UPDATE 1-HKMA says risk related to Hong Kong banks' exposure to China is controllable

Tue Aug 12, 2014 6:37am EDT

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By Michelle Chen

HONG KONG Aug 12 (Reuters) - The risk related to the exposure of Hong Kong banks to mainland China is controllable, the chief executive of the city's central bank said on Tuesday, playing down concerns the territory's ties with the mainland is making its financial system vulnerable.

The growing exposure of Hong Kong banks to the mainland in recent years has raised questions about their ability to handle credit risks against the backdrop of a slowing Chinese economy. Rating agencies and supranational bodies such as the International Monetary Fund have openly voiced concern.

Long praised by investors for their sound risk management, Hong Kong's mid-sized banks are increasingly becoming more exposed to any blow-up in default risk as they hunt for new opportunities in the mainland amid sluggish growth at home. Related story:

"It's not that we don't worry about the risk, but that we think the risk is controllable," Norman Chan, chief executive of the Hong Kong Monetary Authority told reporters.

The exposure of Hong Kong banks' mainland-related lending amounted to HK$2.867 trillion by the end of March 2014, up 10.8 percent from the end of 2013. It constituted a fifth of their total assets, compared with around 5 percent in 2007.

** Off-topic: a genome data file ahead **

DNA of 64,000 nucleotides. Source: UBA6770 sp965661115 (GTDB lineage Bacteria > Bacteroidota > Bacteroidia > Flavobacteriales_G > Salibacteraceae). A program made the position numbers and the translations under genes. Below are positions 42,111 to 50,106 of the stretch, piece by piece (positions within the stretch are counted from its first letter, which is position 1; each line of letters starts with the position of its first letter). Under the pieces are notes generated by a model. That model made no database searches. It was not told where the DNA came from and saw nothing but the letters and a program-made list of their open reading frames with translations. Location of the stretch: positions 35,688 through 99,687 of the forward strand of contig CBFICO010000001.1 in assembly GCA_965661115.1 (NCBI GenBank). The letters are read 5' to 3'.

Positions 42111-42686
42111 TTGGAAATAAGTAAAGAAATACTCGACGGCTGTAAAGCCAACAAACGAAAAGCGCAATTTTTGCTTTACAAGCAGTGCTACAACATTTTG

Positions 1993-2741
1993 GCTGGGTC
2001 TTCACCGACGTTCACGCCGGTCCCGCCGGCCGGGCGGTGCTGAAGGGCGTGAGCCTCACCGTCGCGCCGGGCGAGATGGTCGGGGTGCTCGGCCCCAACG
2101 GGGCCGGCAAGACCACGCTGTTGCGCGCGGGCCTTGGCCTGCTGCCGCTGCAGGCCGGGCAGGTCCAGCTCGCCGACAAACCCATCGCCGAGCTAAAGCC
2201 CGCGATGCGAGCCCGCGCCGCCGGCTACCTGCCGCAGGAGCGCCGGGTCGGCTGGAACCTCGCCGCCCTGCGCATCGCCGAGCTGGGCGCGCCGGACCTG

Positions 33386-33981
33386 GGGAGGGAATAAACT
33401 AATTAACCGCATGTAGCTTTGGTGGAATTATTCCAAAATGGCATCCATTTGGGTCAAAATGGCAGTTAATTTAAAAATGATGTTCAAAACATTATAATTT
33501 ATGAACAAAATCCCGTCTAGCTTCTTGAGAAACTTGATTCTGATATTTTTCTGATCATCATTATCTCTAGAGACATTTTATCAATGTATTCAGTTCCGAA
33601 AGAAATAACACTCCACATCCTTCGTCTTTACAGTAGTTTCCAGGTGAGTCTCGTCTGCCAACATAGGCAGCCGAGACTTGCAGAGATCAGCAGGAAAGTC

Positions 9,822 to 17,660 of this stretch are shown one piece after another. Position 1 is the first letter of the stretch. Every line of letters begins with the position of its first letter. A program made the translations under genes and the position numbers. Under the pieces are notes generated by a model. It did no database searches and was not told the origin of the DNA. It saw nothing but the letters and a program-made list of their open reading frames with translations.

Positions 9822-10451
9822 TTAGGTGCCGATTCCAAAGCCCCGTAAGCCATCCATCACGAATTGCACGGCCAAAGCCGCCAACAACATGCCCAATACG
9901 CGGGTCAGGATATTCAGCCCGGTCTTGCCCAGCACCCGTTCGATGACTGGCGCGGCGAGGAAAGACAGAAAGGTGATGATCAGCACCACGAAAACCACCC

Among these loans, 14 percent was trade finance which the regulator believes has good liquidity and lower risk, 52 percent was for use in mainland China and the rest 34 percent was for use outside of the mainland, the HKMA said on Tuesday.

Chan said the trend for Chinese companies to expand outside of China will continue for a long time and thus there will be buoyant financing needs from these companies.

"For the next five years, Hong Kong will continue to leverage on its relationship with China while facing the world to develop business," Chan said.

Under an extreme scenario presented by the IMF in May, if the default rate in the mainland banking system's interbank obligations hits 80 percent, the losses would wipe out all the capital in the city's banking system.

System-wide, non-performing loans as a percentage of their total loan book remain below 1 percent so far.

The buoyant business opportunities offered by the mainland market was in sharp contrast to the slowing business in Hong Kong.

Chan said the overall loan market growth in Hong Kong is slowing down and feedback from bankers showed that the growth rate in the second half of the year was expected to decline, compared with the first half. (Reporting by Michelle Chen; Editing by Jacqueline Wong)

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